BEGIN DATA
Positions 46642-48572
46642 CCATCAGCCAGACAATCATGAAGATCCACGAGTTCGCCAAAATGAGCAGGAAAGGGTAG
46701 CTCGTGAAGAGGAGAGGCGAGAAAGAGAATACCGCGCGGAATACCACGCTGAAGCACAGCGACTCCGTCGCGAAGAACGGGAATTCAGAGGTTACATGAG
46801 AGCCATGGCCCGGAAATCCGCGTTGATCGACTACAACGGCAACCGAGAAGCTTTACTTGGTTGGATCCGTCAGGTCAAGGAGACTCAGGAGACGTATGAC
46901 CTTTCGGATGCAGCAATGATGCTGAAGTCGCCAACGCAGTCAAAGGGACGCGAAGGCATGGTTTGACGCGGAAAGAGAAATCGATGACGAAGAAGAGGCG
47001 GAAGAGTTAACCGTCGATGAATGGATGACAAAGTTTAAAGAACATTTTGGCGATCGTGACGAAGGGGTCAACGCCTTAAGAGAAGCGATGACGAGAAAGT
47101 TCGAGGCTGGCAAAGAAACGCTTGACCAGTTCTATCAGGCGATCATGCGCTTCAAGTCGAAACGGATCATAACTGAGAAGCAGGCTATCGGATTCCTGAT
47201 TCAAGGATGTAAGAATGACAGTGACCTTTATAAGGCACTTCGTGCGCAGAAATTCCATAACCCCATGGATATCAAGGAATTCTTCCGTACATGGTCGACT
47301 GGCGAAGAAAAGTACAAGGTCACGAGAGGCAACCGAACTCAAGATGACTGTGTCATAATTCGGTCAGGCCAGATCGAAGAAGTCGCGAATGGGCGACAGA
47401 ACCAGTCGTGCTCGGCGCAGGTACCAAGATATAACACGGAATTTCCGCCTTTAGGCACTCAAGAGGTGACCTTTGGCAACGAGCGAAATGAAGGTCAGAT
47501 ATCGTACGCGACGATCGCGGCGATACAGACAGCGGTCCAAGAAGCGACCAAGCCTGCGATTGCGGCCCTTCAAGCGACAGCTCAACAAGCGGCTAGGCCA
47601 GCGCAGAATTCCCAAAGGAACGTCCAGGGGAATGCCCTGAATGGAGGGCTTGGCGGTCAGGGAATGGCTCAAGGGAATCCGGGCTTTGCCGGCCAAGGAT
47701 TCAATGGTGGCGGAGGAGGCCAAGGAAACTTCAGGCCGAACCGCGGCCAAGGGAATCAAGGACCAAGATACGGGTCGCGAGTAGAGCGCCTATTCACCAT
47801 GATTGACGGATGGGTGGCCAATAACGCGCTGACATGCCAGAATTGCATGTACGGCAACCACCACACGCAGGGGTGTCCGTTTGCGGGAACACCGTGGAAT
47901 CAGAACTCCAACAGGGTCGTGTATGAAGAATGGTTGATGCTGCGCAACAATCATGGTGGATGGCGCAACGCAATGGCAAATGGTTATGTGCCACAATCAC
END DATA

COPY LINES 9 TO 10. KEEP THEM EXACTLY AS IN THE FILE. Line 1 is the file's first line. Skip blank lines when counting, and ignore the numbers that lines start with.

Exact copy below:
47301 GGCGAAGAAAAGTACAAGGTCACGAGAGGCAACCGAACTCAAGATGACTGTGTCATAATTCGGTCAGGCCAGATCGAAGAAGTCGCGAATGGGCGACAGA
47401 ACCAGTCGTGCTCGGCGCAGGTACCAAGATATAACACGGAATTTCCGCCTTTAGGCACTCAAGAGGTGACCTTTGGCAACGAGCGAAATGAAGGTCAGAT